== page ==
Long before either Penn State or Nebraska joined the Big 10 to make it a de facto Big 12, the independent Nittany Lions met the Big 6 Cornhuskers 11 times, going back to the days of train travel, leather helmets and exclusively male cheerleaders.
At their first meeting in 1920, the Cornhuskers were playing their second game in the East within five days, with the first one being a most unusual game against Rutgers that was played on Tuesday, November 2nd, the day of Warren Harding’s election to the presidency. After the Nebraskans easily disposed of the Scarlet Knights in a game that was played in the New York Giants’ Polo Grounds, they trundled up into the hills of western Pennsylvania to try to extend their luck against the unbeaten and increasingly powerful Nittany Lions, who’d steamrollered their first six opponents by a combined score of 232-28.
Although the “fast and heavy” Cornhuskers brought their full strength and speed to Happy Valley, they had no answer for the Nittany Lions’ diminutive ball of energy who went by the name of Charlie Way. Standing but 5-feet-8 and tipping the scales at a mere 144 pounds, the All-American halfback was held out by coach Hugo Bezdek until the fourth quarter, either to preserve his energy or to produce a timely element of surprise. But once he entered the fray, he showed the Cornhuskers the reason for his credentials.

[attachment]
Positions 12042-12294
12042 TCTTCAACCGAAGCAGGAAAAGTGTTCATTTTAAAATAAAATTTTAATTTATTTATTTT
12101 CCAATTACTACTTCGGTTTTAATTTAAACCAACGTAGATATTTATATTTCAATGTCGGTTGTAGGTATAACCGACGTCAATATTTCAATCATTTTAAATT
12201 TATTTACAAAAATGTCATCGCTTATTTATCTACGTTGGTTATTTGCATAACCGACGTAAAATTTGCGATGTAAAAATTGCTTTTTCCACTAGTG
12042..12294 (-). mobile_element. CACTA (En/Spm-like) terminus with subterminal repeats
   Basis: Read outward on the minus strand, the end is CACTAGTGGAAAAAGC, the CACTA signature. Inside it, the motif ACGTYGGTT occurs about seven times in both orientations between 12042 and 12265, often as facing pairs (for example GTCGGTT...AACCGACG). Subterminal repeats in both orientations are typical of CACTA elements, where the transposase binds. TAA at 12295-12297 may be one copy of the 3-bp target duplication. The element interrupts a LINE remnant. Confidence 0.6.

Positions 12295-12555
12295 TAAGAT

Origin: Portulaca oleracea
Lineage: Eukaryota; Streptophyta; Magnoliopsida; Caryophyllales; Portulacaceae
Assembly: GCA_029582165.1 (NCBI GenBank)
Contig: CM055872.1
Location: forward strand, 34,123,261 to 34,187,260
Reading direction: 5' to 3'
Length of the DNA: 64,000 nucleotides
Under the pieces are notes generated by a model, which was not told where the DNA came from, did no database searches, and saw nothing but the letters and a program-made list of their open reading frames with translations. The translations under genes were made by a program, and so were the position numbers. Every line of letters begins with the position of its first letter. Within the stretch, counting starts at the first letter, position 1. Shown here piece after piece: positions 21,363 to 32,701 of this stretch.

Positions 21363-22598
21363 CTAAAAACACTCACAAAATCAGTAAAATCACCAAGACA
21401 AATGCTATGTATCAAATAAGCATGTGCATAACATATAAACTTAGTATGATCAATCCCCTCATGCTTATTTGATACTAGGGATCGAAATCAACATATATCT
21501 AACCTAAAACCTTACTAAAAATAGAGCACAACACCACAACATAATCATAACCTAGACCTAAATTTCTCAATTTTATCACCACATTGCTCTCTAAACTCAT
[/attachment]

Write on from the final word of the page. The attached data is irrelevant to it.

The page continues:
On his first carry, Way weaved his way off tackle to a 55-yard touchdown gallop. When Penn State’s defense forced a Nebraska punt, Way slipped through the Cornhuskers’ right tackle, and kept on going 57 yards for the score that put the game on ice. The Nittany Lions went on to the first of two consecutive unbeaten seasons, and upon graduation, Charlie Way went on to a career with the Canton Bulldogs and Frankford Yellow Jackets in the newly-formed National Football League, and then with the champion Philadelphia Quakers of the rival American Football League.
Not bad for a man who would scarcely seem big enough for an intramural team of today.
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